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Weight loss

Doctors worry about losing too much weight when we are ill. These shifts are not always down to the disease itself – sometimes medication and the anxiety around your illness can cause you to lose some of your appetite. The problem is that losing weight while we are undergoing treatment can alter our blood work and disrupt our body’s reaction to the drugs and therapies. If you're undergoing radiotherapy for cancer, losing weight can also complicate your team’s ability to accurately target the cancer, so it's best to check if weight loss is best avoided. It might be that if you’re carrying more weight than you ideally want, then you can focus in on this aspect of your health once you have finished your radiotherapy treatment.

Fortunately, there are lots of delicious, indulgent-feeling ways to tweak the simple foods we are eating, to make them that bit higher in calories and therefore more likely to help you keep your weight where it needs to be.

Olive oil from Nourish by Jane Clarke

  • Don’t be afraid to use fats, as they not only provide a great source of calories, but can also make a dish taste far better, which can be just what’s needed when you’re struggling with a jaded appetite. Add the classic butter, cream (single or double), thick, Greek-style, full-fat yoghurt, olive or avocado oil (one of my favourites), or some finely grated hard cheese such as Parmesan to puréed and mashed vegetables. Coconut cream or oil, or a nut butter, are also delicious if you want to use a non-dairy fat.
  • Serve a thick creamy custard or a crème Anglaise with stewed or compote of fruits, and add a soft, melt-in-your-mouth buttery biscuit on the side.

Porridge from Nourish by Jane Clarke

  • Make porridge (try buckwheat flakes or quinoa as well as the usual oats) with all milk (instead of water) and stir in some cream (the classic dairy cream or a coconut or almond) when serving. Top with a little caramel-tasting brown molasses-type sugar, a drizzle of honey, or agave syrup. A small bowl of this classic is a great calorie-intense hit of a morning. Click here for my Pick n’ Mix Porridge recipe.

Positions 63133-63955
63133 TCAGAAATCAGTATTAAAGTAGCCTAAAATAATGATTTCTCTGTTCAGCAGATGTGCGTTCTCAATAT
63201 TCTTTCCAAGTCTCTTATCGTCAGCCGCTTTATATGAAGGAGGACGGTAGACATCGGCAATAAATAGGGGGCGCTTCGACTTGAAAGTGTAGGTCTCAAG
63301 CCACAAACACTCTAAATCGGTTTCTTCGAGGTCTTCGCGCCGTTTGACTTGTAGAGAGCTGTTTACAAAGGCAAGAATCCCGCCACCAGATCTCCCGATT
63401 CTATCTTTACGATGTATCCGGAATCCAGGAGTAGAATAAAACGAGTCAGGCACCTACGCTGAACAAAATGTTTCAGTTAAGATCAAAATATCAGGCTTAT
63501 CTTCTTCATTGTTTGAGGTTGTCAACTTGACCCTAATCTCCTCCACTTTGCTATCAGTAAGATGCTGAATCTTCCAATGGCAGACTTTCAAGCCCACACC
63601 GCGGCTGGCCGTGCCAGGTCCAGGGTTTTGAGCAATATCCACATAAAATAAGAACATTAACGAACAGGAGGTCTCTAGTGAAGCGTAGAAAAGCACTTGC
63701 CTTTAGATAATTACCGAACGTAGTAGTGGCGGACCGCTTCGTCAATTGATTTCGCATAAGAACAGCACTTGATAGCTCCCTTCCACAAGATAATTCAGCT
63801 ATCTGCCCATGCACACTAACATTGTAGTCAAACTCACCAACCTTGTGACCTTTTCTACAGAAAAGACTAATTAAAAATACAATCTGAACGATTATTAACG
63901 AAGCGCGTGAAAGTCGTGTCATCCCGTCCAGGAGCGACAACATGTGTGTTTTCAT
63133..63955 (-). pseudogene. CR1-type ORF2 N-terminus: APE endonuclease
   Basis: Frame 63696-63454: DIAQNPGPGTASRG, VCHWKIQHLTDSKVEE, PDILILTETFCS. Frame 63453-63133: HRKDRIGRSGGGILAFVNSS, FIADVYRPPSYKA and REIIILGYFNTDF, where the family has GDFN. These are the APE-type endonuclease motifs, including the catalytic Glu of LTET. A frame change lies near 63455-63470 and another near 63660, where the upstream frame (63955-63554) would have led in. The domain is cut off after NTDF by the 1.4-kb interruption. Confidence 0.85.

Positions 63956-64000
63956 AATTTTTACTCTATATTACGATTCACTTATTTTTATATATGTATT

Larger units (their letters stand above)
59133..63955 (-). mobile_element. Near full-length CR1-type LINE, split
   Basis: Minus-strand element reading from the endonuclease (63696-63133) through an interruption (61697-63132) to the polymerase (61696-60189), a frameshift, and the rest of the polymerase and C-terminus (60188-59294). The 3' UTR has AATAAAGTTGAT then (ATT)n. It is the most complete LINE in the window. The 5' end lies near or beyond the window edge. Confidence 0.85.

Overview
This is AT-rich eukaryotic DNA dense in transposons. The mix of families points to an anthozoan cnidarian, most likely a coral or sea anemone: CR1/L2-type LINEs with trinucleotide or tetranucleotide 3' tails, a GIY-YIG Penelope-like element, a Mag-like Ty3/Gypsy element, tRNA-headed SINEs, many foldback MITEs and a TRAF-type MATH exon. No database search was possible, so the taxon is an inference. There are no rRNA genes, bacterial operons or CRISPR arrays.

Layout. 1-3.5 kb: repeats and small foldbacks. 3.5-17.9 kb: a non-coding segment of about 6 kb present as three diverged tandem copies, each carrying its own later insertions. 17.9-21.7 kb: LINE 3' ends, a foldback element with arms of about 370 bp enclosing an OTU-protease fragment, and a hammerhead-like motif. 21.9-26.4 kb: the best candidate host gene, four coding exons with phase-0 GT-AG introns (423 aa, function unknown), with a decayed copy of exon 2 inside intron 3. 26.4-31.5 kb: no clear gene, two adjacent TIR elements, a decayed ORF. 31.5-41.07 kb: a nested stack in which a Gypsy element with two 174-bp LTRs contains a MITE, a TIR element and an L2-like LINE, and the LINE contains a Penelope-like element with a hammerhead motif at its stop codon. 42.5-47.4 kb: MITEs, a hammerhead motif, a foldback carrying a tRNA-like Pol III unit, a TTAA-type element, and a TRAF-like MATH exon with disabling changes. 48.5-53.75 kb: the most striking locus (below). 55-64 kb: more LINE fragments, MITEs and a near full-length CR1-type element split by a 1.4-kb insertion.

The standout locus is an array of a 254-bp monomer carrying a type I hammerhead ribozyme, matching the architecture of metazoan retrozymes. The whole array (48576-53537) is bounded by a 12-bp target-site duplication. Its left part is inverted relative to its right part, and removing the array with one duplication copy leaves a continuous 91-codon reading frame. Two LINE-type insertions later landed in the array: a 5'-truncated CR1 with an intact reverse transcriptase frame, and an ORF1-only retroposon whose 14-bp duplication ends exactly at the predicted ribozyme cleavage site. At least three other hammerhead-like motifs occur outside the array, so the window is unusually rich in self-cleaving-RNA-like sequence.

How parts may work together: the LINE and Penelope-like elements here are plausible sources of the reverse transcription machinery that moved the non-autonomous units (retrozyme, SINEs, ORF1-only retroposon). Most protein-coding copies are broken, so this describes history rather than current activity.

• Add a good layer of butter or nut butter to toast, crumpets, pancakes, crisp and flat breads, etc. Not only will make it them taste delicious but they will also be easier to swallow and more enjoyable to eat, and the fat will help to boost the calories. You could also serve a small bowl of a lovely olive oil on the table, so that you can dip an Italian bread such as ciabatta or focaccia into it, small piece by small piece, to enjoy the lovely olive-y calorie hit.
  • Take the pressure off eating. Sitting down to a meal when you have family watching every mouthful you’re eating can put you under too much strain so your appetite disappears. Instead, try having a plate of appetising things to nibble on when away from the table, say while watching TV or reading. When the expectation and pressure decreases, so often the appetite starts to return. Relatives panic when they see you losing weight, so they can become too over-facing, as can the portions they serve. Try to ease back on portion size, serve foods in small portions, say in ramekins, so that you are more likely to think, ‘I can eat that’. You can always have seconds.

Chocolate from Nourish by Jane Clarke

  • Eat chocolate! With many of my patients I find that chocolate can have an appetite-stimulating effect. It’s probably down to the theobromine inside the chocolate which can act as a muscle relaxant, and ease the ‘frog in the throat’ feeling which can take away appetite. You may like to try my chocolate trick, which is simply taking a few squares of a high cocoa bean chocolate, either nibbling on it whole or melting it in a small amount of milk and serving as an espresso cup-sized portion of hot or cool chocolate drink. It can really help to ease swallowing and interest a jaded appetite.

For more information on a nourishing healthy diet, see Nutrition Basics.

Discover enriching and fortifying recipes by clicking on the boxes below.


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